Once the game has started, it is only a matter of time before the first German units enter the skies over the Channel (and it doesn't take them long to reach your shores). You can move your cursor over an airfield and press the fire button to reveal what units are there and if any of them are ready for combat. The units displayed are either squadrons of Spitfires or Hurricanes and can be selected by an arrow situated next to the unit description. Pressing the joystick button scrambles that unit and returns you to the map. A moment later, an RAF roundel is displayed to represent the now airborne squadron. The cursor can now be used for one of two things. Just moving it over the roundel displays information in the status box, and pressing the fire button allows you to give the unit flight orders. Interception of an enemy unit and ensuing combat are both automatic, given a degree of proximity, working much in the same manner as ZOC (Zone of Control, for the uninitiated) rules.

If you have switched off the arcade sequences, the result of combat is handled by the computer. Otherwise a 'Select Battle' message appears at the top of the screen, which you have to respond to very quickly or the computer assumes you will allow automatic results. You enter the arcade sequence with a view from your cockpit (there are differences between the two types of Allied aircraft used). In the distance is the formation of enemy aircraft, and they soon become aware of your presence and start to split up. The fire button provides you with firepower and it is simply a question of anticipating the enemy pilots' movements and blasting them out of the sky (well, that's the theory). In fact, if you fly on a particular heading for more than a few seconds, you will undoubtedly discover an enemy aircraft in your mirror, and rapid evasive action is necessary to avoid being shot down. Assuming you have set the arcade sequences to 'on' but you wish to bypass some of them, hitting the space bar suffices.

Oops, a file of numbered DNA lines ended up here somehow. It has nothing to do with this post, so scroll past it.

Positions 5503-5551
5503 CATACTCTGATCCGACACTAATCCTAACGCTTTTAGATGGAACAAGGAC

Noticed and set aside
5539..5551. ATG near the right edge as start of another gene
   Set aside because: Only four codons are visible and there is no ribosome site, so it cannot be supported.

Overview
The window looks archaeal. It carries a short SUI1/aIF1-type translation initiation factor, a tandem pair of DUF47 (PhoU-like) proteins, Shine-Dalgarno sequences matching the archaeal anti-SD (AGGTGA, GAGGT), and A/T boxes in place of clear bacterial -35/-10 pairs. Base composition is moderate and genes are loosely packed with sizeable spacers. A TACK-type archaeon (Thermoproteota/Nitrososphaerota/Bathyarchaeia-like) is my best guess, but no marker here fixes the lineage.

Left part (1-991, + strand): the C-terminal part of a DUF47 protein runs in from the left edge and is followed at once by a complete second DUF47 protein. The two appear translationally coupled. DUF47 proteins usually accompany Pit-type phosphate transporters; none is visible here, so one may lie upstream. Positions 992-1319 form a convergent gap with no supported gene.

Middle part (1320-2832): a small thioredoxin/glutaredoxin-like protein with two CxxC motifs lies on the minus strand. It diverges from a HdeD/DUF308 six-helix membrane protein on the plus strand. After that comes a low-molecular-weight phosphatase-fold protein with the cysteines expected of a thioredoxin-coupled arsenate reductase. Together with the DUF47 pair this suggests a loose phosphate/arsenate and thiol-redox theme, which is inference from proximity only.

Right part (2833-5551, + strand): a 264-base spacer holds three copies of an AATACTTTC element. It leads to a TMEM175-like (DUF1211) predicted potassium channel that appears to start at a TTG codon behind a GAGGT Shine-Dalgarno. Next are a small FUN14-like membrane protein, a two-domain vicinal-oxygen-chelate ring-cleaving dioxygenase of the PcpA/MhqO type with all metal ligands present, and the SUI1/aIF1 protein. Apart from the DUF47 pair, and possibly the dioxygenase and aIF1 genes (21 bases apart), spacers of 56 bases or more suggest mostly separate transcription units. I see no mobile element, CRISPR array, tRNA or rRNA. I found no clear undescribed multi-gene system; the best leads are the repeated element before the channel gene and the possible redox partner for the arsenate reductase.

Previously, I have reviewed PSS's Battle for Midway for a different machine and criticised it for making the player joystick dependent and thereby reducing the mental skill level required to complete the game. No such criticism would be valid here, however. PSS have handled the idea of 'switchable' arcade sequences very well indeed. In fact, because I knew that a 'true' wargame could easily be selected, there were occasions when I left the action sequences in, just for the fun of it. Incidentally, the graphics in these sequences are very good indeed and I wonder whether PSS aren't using the talent their programmers obviously possess as wisely as they could. But such things are not for discussion here.